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I'm trying to make a gameover-text show when the player is leaving the plane-area. In GameManager.cs I've written:

public void GameOver()
{
    gameOverText.gameObject.SetActive(true);
}

And in PlayerController.cs I've used the following code:

private GameManager gameManager;

and:

void Update()
{
    float horizontalInput = Input.GetAxis("Horizontal");
    float verticalInput = Input.GetAxis("Vertical");

    playerRb.AddForce(Vector3.right * speed * horizontalInput);
    playerRb.AddForce(Vector3.forward * speed * verticalInput);

    if (transform.position.y < -4)
    {
        gameManager.GameOver();
    }
}

But this doesn't really work, and the console is giving me this message:

Assets/Scripts/PlayerController.cs(8,25): warning CS0649: Field 'PlayerController.gameManager' is never assigned to, and will always have its default value null

I've already used the OnTriggerEnter (for powerups) and OnCollisionEnter (for enemies). How can I get the GameOver-text to show when the player leaves the "Plane"?

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  • 1
    \$\begingroup\$ How do you expect a reference to your GameManager script instance will get populated into your private GameManager gameManager variable? Remember this variable will hold a value of "null" until you put something there, either by assigning it in your script, or exposing it as a field you can populate in the Inspector UI. So, what's your strategy for wiring up this value? \$\endgroup\$ – DMGregory Nov 8 at 18:00
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TLDR: Add the SerializeField attribute to the GameManager variable in the PlayerController, then reference the desired GameManager instance through the inspector.


In the PlayerController class you have included a variable of the type GameManager, but you have not populated the variable with any instance of GameManager.

Populating variables and referencing can be achieved in a variety of ways, but one simple method I like in Unity is to use the inspector to manually populate variables. Here is one example of how to populate this variable with a reference to the specific instance of GameManager, through the inspector via the SerializeField attribute.

In PlayerController class:

[SerializeField] //added this attibute which will affect the `gameManager` variable
private GameManager gameManager;

By adding the SerializeField attribute the variable will be visible in the inspector, even though normally only public variables are shown in inspector. You can then drag the GameManager instance in your scene into this serialized variable on the PlayerController. Now when your scene starts up it will actually have a reference to a specific instance on the GameManager class, so it should be able to call functions etc.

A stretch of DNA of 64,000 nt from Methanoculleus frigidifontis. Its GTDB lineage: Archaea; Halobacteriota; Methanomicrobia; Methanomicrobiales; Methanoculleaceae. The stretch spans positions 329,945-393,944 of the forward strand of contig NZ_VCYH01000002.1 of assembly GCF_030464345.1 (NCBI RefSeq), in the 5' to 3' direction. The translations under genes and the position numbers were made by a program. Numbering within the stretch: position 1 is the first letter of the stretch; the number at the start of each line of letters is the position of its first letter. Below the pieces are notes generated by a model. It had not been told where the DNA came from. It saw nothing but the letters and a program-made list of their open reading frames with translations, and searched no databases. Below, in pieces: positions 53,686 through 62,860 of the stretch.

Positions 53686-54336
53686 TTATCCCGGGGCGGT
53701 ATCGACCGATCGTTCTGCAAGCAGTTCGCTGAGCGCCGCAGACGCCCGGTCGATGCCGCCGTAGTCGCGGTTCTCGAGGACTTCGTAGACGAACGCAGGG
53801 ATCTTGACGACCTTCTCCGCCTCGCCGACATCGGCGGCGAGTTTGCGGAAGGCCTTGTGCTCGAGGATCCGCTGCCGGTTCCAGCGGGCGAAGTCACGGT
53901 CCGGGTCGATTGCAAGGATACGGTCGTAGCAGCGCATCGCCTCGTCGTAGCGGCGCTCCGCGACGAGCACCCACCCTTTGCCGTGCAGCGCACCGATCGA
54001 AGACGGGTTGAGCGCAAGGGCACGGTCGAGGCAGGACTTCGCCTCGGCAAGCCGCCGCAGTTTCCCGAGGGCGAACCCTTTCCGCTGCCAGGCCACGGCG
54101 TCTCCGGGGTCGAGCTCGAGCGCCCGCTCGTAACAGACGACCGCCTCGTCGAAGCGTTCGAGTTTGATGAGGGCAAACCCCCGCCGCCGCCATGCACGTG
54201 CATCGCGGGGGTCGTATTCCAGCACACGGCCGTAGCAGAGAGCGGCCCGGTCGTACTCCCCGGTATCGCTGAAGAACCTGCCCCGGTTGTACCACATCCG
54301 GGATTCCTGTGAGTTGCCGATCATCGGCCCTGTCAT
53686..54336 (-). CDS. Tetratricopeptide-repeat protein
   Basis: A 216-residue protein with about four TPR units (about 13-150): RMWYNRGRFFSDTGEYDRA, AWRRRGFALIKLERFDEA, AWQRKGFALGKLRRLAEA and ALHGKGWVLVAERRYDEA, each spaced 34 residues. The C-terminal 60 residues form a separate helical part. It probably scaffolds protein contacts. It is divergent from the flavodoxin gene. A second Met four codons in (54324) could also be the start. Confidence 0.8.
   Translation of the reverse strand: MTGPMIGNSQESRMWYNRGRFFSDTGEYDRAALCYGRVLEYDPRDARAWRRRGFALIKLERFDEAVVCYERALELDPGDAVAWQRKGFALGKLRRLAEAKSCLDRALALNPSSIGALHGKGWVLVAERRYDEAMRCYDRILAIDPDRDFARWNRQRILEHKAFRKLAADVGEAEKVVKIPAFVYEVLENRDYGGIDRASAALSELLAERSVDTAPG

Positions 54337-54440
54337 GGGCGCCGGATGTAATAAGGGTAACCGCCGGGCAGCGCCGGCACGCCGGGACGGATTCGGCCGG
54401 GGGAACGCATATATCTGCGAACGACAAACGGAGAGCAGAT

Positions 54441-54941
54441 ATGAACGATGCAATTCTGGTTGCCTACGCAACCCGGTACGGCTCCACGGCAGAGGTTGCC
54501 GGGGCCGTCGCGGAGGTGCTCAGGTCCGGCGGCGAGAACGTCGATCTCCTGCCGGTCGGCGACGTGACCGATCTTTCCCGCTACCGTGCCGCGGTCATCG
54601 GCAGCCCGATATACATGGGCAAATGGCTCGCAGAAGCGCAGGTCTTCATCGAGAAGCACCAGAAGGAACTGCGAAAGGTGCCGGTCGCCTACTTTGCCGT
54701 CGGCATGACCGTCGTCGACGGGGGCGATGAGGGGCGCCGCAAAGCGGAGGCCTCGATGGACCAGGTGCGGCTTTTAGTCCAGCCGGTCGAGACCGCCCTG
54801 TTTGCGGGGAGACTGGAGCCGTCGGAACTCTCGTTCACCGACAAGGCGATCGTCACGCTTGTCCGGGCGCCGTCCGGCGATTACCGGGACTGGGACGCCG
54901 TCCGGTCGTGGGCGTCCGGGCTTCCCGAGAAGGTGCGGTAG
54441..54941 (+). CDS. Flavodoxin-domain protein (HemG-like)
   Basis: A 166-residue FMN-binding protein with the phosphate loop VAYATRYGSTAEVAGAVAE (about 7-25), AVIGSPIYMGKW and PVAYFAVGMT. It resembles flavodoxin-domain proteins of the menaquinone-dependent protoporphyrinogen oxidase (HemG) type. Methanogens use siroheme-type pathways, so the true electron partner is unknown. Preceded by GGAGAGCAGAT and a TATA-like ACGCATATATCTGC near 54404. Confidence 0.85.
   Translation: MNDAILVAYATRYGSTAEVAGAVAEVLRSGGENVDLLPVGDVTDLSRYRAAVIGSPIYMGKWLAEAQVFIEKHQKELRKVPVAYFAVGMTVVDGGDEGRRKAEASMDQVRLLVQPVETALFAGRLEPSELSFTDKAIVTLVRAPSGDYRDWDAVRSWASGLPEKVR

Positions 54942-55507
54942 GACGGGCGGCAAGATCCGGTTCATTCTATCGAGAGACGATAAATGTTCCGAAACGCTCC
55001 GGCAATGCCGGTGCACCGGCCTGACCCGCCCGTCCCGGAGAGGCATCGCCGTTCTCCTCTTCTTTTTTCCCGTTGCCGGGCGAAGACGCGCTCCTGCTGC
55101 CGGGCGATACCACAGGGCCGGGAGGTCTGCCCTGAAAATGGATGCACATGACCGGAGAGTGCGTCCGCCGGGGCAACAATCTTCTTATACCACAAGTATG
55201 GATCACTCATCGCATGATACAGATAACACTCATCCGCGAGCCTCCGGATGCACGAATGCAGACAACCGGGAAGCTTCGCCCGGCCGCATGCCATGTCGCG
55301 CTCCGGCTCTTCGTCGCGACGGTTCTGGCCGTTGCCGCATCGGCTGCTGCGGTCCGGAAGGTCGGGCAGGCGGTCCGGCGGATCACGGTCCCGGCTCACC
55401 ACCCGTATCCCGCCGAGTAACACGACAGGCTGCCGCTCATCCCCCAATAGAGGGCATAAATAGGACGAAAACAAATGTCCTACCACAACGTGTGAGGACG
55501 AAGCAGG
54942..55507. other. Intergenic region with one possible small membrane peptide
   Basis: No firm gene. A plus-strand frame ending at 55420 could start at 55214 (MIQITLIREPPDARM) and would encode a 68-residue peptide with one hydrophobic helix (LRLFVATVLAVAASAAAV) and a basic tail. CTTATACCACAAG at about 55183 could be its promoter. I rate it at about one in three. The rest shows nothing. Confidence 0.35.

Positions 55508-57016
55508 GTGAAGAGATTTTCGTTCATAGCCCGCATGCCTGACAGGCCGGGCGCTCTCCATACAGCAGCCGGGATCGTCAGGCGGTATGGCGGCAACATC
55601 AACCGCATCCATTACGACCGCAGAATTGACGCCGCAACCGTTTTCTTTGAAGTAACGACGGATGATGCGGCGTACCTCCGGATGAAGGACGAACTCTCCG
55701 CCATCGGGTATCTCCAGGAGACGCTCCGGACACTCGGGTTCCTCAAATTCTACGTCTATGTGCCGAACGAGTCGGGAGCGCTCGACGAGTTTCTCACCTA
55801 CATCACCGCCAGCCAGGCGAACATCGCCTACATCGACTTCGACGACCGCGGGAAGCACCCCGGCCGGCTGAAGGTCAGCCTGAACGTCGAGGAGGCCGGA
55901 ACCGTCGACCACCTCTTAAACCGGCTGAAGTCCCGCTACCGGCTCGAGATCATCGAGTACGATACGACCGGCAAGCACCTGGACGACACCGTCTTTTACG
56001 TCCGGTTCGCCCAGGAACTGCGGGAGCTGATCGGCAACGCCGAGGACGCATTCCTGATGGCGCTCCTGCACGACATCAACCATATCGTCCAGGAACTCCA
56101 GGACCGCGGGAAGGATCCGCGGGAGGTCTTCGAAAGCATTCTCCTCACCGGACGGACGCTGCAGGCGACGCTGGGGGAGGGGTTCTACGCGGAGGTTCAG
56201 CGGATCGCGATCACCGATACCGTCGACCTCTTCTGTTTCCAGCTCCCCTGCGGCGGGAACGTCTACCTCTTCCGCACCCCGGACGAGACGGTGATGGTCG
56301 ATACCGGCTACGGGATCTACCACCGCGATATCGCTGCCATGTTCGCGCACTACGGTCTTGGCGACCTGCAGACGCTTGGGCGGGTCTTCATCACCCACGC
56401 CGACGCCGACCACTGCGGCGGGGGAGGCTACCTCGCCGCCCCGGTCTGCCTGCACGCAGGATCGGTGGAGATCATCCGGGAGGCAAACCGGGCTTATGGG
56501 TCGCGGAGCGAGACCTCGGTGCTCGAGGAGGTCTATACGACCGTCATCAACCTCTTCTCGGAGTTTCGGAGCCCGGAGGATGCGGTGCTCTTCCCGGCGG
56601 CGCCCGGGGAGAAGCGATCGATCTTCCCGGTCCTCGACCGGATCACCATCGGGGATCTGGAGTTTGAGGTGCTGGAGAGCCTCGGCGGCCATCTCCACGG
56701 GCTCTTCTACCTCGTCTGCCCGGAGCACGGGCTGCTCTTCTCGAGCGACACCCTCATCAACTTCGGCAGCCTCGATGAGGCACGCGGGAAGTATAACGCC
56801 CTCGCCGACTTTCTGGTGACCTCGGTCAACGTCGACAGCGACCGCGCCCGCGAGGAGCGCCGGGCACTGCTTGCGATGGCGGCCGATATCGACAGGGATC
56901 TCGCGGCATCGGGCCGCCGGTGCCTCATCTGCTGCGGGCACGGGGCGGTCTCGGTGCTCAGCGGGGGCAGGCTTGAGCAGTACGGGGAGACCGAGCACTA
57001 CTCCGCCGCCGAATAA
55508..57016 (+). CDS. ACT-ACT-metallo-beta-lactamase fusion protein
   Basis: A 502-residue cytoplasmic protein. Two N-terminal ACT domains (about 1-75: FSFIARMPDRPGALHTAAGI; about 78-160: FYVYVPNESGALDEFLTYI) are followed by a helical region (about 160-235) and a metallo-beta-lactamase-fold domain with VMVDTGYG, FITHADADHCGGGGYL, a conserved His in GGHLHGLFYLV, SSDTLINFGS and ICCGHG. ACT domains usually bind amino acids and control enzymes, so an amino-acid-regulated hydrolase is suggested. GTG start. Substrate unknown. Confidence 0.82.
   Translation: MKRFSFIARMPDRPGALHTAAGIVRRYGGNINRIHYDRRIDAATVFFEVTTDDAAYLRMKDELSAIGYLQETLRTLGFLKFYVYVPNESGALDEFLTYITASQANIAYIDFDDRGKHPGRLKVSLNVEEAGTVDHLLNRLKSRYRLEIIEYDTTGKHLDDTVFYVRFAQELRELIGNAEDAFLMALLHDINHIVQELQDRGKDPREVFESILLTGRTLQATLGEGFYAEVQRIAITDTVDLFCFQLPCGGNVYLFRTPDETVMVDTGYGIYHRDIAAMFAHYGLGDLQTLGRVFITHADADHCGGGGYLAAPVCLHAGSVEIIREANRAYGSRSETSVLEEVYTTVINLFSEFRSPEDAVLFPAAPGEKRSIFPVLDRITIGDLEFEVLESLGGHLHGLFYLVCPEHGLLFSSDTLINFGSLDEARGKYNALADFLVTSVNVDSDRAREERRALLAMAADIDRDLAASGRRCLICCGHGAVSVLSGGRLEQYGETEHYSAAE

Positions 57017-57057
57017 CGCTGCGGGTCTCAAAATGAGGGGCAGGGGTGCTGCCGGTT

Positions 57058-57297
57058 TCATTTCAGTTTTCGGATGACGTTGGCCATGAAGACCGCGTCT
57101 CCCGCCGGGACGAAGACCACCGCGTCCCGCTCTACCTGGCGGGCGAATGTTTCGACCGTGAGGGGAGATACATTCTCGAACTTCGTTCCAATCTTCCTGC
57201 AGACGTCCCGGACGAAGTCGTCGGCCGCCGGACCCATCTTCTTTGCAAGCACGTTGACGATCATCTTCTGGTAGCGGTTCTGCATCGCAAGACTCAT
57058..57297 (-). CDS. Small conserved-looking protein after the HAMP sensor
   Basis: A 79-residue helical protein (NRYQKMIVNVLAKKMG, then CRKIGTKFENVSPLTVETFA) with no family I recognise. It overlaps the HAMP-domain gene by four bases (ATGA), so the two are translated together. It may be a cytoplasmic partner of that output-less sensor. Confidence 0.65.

edit: Note that the SerializeField attribute only works for certain types, I am assuming that your GameManager inherits from Unity.Object (or one of its children like GameObject, Component, etc). For more details on serialization through this attribute, check out the official docs for SerializeField

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In a case like this you would either want to make that a public GameManager gameManager or add a [SerializeField]above the variable and simply drag it to the slot to set it.

If you would like to keep it private you could either use a Gameobject.Find(); or something like FindObjectOfType() to set that manager in Start()

After assigning your manager when you call gameManager.GameOver() you will no longer have a null value.

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Some developers hate singletons, but the canonical answer is to make a single long-lived class instance into a singleton, so there is one instance which can be accessed from any other script.

public class GameManager : MonoBehaviour
{
    public static GameManager Instance { get; private set; }

    void Awake()
    {
        Instance = this;
    }
}

Then any other script can call its public methods as so:

GameManager.Instance.DoSomething();

To simplify this logic so other classes can be singletons easily, use the following helper (this interesting inheritance pattern is called the curiously recurring template pattern):

public abstract class Singleton<T> : MonoBehaviour where T : Singleton<T> // or where T : MonoBehaviour, depending on which types of subclass you need
{
    public static T Instance { get; private set; }

    protected void Awake()
    {
        Instance = (T)this;
    }
}

public class GameManager : Singleton<GameManager>
{
    protected new void Awake()
    {
        base.Awake();
        // do other needed init
    }
}
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